Jerusalem Bible © 1966 by Darton, Longman & Todd Ltd and Doubleday & Company Inc.
A feeling of expectancy had grown among the people, who were beginning to think that John might be the Christ, so John declared before them all, ‘I baptise you with water, but someone is coming, someone who is more powerful than I am, and I am not fit to undo the strap of his sandals; he will baptise you with the Holy Spirit and fire. Now when all the people had been baptised and while Jesus after his own baptism was at prayer, heaven opened and the Holy Spirit descended on him in bodily shape, like a dove. And a voice came from heaven, ‘You are my Son, the Beloved; my favour rests on you.’
(Luke 3:15–16, 21–22)
Did you know?
Points of interest and Catholic lore
- This feast and the wedding at Cana miracle (next week’s gospel) were originally celebrated on the same day as the feast of the Epiphany because they are also considered to be manifestations of the Christ.
- The word baptism comes from a Greek word meaning ‘to plunge’.
- The first Christians were baptised by being plunged into running streams or rivers, following the practice of John. Later, large fonts were built in churches, and baptism of the faithful, usually adults, was by full immersion.
- The mainstream Christian churches—Catholic, Orthodox, Protestant and Anglican—recognise the same baptism. If a person is baptised into one of these churches, it is not repeated, even if they move to worshiping in another church.
- Jesus is clearly attracted by the preaching of the Baptist and submits to his baptism of repentance. Scholars believe that Jesus may have spent some time as a disciple of John the Baptist before embarking on his own public ministry.
Exploring the word
A small text later in the Gospel of Luke offers us a key to today’s gospel. During his public ministry, Jesus will say: ‘Up to the time of John it was the Law and the Prophets; since then the Kingdom of God has been preached’ (Luke 16:16). The baptism of Jesus marks the turning point. Today’s gospel tells the story of crossing the threshold from the old order into the new. John very clearly states that despite some people’s expectations, he is not the Messiah—the usher of the new order. John points beyond his own time to a future when God’s Spirit is given at baptism, and the first of such baptisms belongs to Jesus himself. Immediately after Jesus’ somewhat anonymous immersion along with ‘all the people’, the Spirit does indeed come to Jesus, and the affirming voice from heaven announces Christ’s sonship. God has come among us indeed.
- In Luke’s Gospel, Jesus is very aware of the consequences of submitting to the baptism proclaimed by John. Filled with the Holy Spirit, he goes into the desert, where he wrestles with all that he will be forced to forego in taking up his role as God’s beloved Son. His resolve is firm, and he announces his mission in the synagogue at Nazareth. You could read together the next chapters of Luke, which trace this resolution.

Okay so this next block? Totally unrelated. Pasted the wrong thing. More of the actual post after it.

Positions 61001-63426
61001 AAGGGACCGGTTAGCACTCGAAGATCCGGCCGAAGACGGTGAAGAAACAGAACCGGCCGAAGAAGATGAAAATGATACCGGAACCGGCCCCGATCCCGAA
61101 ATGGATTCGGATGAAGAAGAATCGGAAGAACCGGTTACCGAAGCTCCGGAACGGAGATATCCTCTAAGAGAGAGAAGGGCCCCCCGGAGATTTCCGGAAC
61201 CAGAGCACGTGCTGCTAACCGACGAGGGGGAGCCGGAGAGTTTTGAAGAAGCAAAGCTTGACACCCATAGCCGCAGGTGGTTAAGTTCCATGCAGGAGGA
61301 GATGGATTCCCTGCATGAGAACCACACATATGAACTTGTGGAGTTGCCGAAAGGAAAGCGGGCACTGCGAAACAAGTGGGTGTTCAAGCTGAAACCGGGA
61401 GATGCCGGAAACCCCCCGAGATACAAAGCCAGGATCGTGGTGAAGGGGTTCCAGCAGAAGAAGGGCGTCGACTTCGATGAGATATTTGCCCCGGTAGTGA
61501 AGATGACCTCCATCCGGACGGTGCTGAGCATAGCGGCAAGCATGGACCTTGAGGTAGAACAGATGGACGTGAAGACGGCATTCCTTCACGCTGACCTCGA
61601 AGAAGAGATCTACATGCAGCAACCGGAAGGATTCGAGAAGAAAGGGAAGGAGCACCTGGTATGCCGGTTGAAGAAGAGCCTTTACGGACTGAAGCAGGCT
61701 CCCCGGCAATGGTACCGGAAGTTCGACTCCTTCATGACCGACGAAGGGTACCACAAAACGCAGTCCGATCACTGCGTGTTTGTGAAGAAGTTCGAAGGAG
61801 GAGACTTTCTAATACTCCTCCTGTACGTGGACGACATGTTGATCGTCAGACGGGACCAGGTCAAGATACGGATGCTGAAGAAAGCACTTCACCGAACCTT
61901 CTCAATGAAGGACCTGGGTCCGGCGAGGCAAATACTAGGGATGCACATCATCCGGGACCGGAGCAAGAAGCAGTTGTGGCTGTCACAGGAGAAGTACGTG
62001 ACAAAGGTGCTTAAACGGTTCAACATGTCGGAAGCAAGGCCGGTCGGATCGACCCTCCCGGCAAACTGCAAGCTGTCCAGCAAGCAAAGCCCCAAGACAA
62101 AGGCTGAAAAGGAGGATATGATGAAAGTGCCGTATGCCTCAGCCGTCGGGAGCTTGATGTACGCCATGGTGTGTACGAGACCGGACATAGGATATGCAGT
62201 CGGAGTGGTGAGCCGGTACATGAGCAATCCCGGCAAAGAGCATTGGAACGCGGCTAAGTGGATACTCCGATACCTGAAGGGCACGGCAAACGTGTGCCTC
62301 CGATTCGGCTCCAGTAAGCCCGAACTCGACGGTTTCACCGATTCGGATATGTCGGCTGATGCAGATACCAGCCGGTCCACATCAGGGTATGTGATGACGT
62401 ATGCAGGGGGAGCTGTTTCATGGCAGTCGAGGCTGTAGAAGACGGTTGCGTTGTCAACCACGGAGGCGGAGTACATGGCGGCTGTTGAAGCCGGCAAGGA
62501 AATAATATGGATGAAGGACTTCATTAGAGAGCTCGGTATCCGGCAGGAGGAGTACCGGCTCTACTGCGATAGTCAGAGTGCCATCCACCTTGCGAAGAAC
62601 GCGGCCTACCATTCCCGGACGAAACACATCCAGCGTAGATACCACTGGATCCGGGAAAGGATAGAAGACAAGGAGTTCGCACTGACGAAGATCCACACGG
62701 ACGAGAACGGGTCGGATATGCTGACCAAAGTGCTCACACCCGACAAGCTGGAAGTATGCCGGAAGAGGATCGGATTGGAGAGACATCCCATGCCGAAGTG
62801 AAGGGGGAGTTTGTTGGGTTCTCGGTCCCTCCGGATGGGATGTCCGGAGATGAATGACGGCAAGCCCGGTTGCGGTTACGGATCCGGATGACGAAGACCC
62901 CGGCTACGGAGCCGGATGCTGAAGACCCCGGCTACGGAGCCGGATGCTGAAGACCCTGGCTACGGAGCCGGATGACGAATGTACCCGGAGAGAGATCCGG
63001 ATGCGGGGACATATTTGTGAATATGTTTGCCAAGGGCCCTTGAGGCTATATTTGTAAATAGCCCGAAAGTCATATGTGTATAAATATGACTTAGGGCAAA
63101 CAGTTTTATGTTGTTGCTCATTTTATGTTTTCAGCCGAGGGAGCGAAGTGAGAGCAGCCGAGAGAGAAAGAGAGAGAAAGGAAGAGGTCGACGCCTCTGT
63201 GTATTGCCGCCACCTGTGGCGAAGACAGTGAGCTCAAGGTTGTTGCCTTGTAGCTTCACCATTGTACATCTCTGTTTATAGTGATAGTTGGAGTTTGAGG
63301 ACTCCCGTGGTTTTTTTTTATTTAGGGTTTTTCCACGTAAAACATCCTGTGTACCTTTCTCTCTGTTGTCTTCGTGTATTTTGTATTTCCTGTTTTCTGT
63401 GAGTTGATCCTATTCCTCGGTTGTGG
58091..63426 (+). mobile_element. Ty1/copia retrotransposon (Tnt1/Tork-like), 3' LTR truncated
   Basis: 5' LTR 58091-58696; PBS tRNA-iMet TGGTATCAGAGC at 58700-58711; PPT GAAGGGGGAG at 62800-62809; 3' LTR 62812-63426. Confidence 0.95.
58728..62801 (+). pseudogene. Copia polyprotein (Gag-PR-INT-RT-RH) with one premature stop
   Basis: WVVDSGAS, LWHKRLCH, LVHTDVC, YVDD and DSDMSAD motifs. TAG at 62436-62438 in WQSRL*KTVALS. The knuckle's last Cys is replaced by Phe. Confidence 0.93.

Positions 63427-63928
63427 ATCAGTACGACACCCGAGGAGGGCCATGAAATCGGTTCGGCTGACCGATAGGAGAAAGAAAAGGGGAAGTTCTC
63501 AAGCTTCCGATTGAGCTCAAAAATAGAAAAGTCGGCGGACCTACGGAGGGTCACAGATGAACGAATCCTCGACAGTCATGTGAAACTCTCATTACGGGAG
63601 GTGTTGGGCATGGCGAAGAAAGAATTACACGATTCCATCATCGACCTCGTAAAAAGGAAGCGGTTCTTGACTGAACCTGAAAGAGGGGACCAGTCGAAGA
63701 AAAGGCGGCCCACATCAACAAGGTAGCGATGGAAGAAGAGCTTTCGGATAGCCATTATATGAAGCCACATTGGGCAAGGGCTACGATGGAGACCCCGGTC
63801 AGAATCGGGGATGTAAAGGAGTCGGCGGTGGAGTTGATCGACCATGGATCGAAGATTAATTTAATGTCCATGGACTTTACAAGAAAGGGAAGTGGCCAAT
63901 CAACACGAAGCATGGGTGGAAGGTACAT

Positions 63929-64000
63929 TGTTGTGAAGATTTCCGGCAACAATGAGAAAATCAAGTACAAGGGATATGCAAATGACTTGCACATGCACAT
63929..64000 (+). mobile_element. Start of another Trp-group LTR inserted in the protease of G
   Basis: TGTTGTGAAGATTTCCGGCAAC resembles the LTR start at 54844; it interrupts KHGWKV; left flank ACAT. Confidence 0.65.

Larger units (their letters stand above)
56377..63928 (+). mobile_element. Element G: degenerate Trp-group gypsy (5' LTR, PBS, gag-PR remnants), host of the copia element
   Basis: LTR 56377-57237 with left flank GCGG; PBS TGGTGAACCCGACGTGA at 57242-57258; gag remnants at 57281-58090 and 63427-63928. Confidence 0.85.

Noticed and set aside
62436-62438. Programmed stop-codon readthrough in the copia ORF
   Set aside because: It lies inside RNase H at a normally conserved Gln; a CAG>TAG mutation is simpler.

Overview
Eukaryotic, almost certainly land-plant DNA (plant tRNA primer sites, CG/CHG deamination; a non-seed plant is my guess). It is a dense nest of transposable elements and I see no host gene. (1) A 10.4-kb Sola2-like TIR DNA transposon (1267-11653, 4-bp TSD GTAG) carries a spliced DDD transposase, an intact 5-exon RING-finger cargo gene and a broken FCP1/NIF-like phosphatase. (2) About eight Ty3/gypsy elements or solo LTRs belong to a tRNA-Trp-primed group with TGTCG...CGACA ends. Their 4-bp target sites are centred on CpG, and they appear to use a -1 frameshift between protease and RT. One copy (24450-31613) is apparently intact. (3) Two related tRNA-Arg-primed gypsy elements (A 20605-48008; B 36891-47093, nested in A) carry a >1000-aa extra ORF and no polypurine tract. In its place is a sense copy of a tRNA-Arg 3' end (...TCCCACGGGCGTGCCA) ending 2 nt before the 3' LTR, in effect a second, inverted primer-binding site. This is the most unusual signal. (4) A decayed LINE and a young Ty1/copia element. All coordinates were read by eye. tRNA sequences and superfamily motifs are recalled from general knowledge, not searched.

- What will be the consequences of baptism for you? How will your life change? What will you be sent to do?
Opportunities for group discussion and personal prayer
- How strong is your own sense of being ‘beloved’ and ‘favoured’ by God?
- How much time do you spend alone ‘at prayer’?
- Encourage each catechumen, along with their sponsor, to visit the baptismal font in the church at some point this week. It may be a good opportunity for sponsors to chat informally about how the journey is progressing.
- Have you ever had an experience of being chosen, singled out for a special role or particular responsibility? How did you feel? Were you able to carry out the task? What challenges did you face? Share your recollections with others.
- Each day this week, take some time alone to pray; listen to the voice from heaven. Use your own name and repeat:
[Name], you are my child, my beloved, my favour rests on you.
Sharing the tradition
Baptism is the first of the seven sacraments of the Church. A sacrament is a sign through which God communicates love, life and forgiveness to us. ‘Immersion in water symbolises not only death and purification, but also regeneration and renewal. Thus the two principal effects (of baptism) are purification from sins and new birth in the Holy Spirit’ (CCC, §1262).
- Explore together the meaning of these two aspects of baptism.
- Examine the Rite of Baptism for Infants, with special emphasis on the prayers and anointing that form part of the rite. How are forgiveness of sin and new birth reflected in the rite?
- It may be an opportunity to discuss with catechumens what will happen at their own baptism or reception ceremony.
Symbols and images
Like Jesus, every Christian enters the water of baptism, or has it poured over them. The symbolism, especially apparent in the practice of full immersion, is that of the tomb. The person enters into the depths and darkness of the tomb with Jesus and rises to a new life in Christ, symbolised by the white garment worn at baptism.
Living the Word
- If it is possible, invite the catechumens to attend an infant baptism in your community.
- Gathering at the baptismal font in the church could be a suitable focus, or use a large earthen bowl filled with water. You could speak of the symbolism of water as cleansing and life-giving. Today would be a suitable occasion to use a rite of anointing (RCIA, §§98–102). You could sing ‘Come to the water’ (GA 403) or ‘God has chosen me’ (GA 497). Conclude with the blessing in the RCIA at §97B.